And then there was malaria. Agricultural activities throughout the Mediterranean (cutting down trees, building roads, irrigation) created an endless habitat for the malarial mosquito adapted to humans, which carried the worst of the malarial parasites — the malarial Plasmodium (Plasmodium falciparum). By the year 100, malarial fever had devastated a densely populated area of the Pontic marshes South of Rome, on the Tyrrhenian sea coast. Malaria has not spared the city itself.

At the height of the Roman Empire, when Rome was a cosmopolitan city with a million inhabitants, a sewer system “big cloaca” and aqueducts that supplied clean drinking water, the Romans desperately suffered from malaria and other diseases. This can be determined by their physique. When the Romans settled in Central Europe, they were on average four centimeters below the local population. This difference in height had nothing to do with genes. After the collapse of the Roman Empire in the V century, the Romans became taller when they left the metropolis to feed off the land.

However, in the East, disease prevented the revival of the Empire. In the sixth century after the collapse of the Western Roman Empire, the Byzantine Emperor Justinian decided to seize the former Roman territory in North Africa. Justinian managed to do this, but then the plague struck his capital Constantinople, taking up to ten thousand lives a day. It took another 200 years before the epidemic went down (some thought it was smallpox, and others – bubonic plague). According to some estimates, about 100 million people had died by that time. At that time, the World population was about 190 million people. Had it not been for the Justinian plague, we could all have spoken languages derived from ancient Greek. And when nomadic armies left the Arabian Peninsula in the seventh century under the banner of newly minted monotheism, they might not have encountered old, decaying civilizations that had been ravaged by disease. Within a hundred years, the Islamic Caliphate had spread its influence from Iberia in the West across North Africa to the threshold of India in the East.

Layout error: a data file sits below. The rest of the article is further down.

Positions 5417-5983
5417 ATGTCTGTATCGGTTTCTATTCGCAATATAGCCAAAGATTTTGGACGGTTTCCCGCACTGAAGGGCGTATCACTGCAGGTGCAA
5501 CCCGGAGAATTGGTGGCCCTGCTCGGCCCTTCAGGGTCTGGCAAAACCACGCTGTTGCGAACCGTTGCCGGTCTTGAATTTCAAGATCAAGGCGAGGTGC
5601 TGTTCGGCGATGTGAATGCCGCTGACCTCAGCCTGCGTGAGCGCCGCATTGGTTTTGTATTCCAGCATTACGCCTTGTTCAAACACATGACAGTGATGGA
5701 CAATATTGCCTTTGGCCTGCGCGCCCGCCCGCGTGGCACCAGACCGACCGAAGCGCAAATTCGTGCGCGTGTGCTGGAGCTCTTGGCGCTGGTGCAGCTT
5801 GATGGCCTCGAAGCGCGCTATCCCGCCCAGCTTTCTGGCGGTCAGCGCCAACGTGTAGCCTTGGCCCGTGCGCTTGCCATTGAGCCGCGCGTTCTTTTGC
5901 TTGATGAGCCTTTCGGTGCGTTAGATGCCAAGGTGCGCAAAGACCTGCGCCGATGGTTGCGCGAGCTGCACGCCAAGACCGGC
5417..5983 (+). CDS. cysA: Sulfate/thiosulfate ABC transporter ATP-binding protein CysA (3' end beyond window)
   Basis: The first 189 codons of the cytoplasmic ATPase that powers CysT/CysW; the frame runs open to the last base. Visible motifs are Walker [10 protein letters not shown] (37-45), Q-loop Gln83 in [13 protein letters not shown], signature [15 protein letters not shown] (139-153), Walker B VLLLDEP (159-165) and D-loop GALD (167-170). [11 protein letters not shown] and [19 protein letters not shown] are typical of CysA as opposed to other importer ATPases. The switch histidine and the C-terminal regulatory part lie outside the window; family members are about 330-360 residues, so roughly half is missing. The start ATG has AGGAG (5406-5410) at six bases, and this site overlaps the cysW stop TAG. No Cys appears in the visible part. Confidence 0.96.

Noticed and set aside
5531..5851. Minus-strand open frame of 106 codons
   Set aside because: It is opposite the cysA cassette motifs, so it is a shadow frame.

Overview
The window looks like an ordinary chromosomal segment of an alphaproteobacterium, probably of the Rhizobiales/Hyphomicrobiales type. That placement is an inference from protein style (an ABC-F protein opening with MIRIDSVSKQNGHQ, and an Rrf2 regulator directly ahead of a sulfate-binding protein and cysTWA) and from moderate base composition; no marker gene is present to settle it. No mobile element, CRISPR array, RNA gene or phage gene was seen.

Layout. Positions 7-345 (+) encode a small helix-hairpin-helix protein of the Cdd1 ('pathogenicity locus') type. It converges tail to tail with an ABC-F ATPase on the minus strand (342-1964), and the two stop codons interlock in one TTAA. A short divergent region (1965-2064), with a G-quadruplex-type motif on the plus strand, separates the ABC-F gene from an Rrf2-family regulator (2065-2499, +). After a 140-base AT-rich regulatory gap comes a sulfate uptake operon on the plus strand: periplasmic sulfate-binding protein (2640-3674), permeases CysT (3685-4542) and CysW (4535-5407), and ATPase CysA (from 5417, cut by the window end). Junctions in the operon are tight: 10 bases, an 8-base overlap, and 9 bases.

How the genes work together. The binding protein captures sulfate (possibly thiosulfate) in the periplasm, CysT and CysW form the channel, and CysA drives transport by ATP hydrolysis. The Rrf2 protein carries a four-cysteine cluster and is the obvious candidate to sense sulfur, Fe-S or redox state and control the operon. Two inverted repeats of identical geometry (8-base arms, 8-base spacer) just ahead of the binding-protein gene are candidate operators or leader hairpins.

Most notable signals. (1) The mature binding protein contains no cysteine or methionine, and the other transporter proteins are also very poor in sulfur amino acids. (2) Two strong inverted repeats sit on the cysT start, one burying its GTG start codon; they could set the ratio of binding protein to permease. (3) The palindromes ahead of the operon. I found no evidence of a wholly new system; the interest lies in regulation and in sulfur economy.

The higher the level of globalization and interconnectedness in human life, the more alarming epidemics were. In the thirteenth century, the Mongols created the largest Empire the world had ever seen. These famous horsemen ruled a vast part of Eurasia, stretching from the Pacific ocean in the East to the Danube river in the West. And in the midst of this stretch of land they have awakened a terrible calamity.